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Could a true merger work?


BFG

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Would the metro government have one mayor, or would each city (borough?) keep its mayor? In NYC, you have Mayor Di Blasio, and I think each borough has a president. I could see the mayoral roles here being replaced there, and either  one mayor oversees the region, or each city's mayor makes up a council, with current council members still representing and providing input.

A larger council of seven members would at least prevent ties on votes, with an odd number.

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With regards to the idea of a metro council, I think it’s a good idea, but this very thing was in essence the outcome of Future of Hampton Roads Inc’s Regional Structure Project.
http://fhrinc.org/Sections/Publications/RegionalStructureProject/index.html

Their Report 3- Recommendations of the Regional Structure Project is well worth a read. Their main take away is that the region needs a legitimate, elected, empowered regional body to cover regional issues.

However, if this group of some 200 influential business, government, and community leaders couldn’t move the needle, I’m not sure who can. Eventually they petered out. In 2013 FHR voted to downsize into just a group of CEOs with more focus on business growth. I think they just got tired of fighting for a region that didn’t want to fight for itself.
https://pilotonline.com/inside-business/news/article_63ad0d3a-e0d7-54b7-a17f-de3da77f9d6e.html


At the same time the Regional Structure Project was at work Norfolk Mayor Paul Fraim said “the surest way to kill an idea was to wrap it into a plan for regional government.”

However, here’s the really infuriating part. Later in the same interview he said “We have a truly regional economy, a regional work force, but inside of that region, we have real winners and losers depending on where certain tax producers are located, and where the lines are drawn... How do you form a strategic agenda for a region that is broken down into 16 different localities? Where are we going, and who is going to take us there. You not only have a number of local governments, but they are completely independent... As unpleasant as it seems, consolidation might be the easiest route.”
(https://www.alexmarshall.org/2007/09/24/greater-norfolk-why-not/)

So he basically says, consolidation/regional govt is probably the worst thing you can talk about around here, but also it might be the best thing available to fix our problems.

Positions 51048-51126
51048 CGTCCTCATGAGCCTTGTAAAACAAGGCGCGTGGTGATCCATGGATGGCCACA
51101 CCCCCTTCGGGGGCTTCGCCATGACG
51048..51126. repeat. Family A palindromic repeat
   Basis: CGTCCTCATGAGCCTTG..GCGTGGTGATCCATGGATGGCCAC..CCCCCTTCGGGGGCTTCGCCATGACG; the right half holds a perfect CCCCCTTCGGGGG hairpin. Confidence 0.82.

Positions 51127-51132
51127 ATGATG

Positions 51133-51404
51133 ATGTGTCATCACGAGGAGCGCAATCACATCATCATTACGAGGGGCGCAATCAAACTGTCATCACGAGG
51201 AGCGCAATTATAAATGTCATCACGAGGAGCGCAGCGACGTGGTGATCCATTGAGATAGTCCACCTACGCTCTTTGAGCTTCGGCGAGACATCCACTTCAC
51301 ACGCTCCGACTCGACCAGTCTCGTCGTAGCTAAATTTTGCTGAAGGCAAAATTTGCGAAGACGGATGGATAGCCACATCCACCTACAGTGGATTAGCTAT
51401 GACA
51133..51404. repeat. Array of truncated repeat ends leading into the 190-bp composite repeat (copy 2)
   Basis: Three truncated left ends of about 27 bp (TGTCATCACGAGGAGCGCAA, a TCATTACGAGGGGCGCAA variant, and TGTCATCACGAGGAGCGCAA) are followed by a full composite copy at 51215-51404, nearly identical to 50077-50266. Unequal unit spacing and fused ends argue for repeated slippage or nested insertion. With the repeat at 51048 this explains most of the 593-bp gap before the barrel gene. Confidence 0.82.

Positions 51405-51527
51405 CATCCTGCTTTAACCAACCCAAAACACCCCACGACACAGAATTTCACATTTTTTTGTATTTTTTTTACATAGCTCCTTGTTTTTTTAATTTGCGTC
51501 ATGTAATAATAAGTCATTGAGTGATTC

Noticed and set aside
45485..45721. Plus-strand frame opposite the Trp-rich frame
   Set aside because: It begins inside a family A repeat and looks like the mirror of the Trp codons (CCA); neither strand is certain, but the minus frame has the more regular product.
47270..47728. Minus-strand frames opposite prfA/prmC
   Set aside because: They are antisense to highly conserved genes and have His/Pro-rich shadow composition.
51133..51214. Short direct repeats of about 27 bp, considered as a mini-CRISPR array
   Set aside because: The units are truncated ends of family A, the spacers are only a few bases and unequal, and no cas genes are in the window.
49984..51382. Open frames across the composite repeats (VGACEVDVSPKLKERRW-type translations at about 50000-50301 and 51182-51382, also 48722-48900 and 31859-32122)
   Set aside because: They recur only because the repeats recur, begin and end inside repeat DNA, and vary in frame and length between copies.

I’ll leave you with one more thought on why this won’t happen right away. David Temple’s 1972 book Merger Politics: Local Government Consolidation in Tidewater Virginia is the best study of our region’s mergers to date (except for Suffolk which was in ‘74). He wrote the conditions needed for such mergers. Here they are. Sorry for the low quality. FYI is book is at most local libraries.
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I think the key think from his list that we lack is a crisis. What prompted consolidations in a lot of places, like Jacksonville for instance, were scandals or crises. Often these only serve as the catalyst for something that already was simmering under the surface, but it finds life after a crisis. In Jacksonville, a corruption scandal that ensnared almost the entire city council precipitated a meeting of local businessmen who decided the time was right to consolidate and reform their govt. You should read about their system of organization. It is impressive. For instance they have an independent judiciary of sorts within their municipal structure that issues authoritative decisions on legal interpretation disputes, streamlining the time to resolve them vs going to court. Back to my point, no crisis here. Just slow decline or a failure to grow as fast as peers. Things aren’t great and even a crisis might only be relegated to a single city so it wouldn’t galvanize people.

The other problem I see is rampant cynicism. I think that’s what I see more than anything else. When I bring up consolidation to people, they say “the politicians will never allow it” or “it’ll never work.” Which I find fascinating given that this area saw four such mergers between 1956 and 1974. But our history of squabbling gives them lots of reasons not to expect much on this front, despite the logic of it. It’s hard to cut through cynicism.

I do think, however, there is a latent support for the idea though. For instance, in 2006 an online survey found that 72% of people supported merging the seven cities.
(https://www.dailypress.com/news/dp-xpm-20010814-2001-08-14-0108140024-story.html)

Similarly, in 2000, ODU’s state of the region report (in Part 1: the state of public opinion) noted that in their recent survey that 50.5% of respondents supported consolidation of Hampton Roads localities - and the question was if they thought all 15 cities and counties should merge! I dare say it would’ve been more if the question had been asked about merging a more practical collection of localities like the core 7 cities. (https://digitalcommons.odu.edu/sor_reports/index.2.html#year_2000)

So as I said, I think most of the public supports this or would be open to discussion about it. The problem is that they are apathetic because there isn’t a crisis to galvanize support.




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There's definitely been a little buzz on social media, even though it's mostly speculation and ideas on Instagram and Twitter. I'd love to see a serious movement happen, with pressure being placed on the local leaders and the General Assembly. Hey, it helped get a grocery store downtown, and I wouldn't be surprised if the Ikea FB page didn't help Norfolk land that particular store.

Hopefully, a movement can start that will create a truly unified region. I think people clamoring for this outside of unofficial surveys will be what it takes.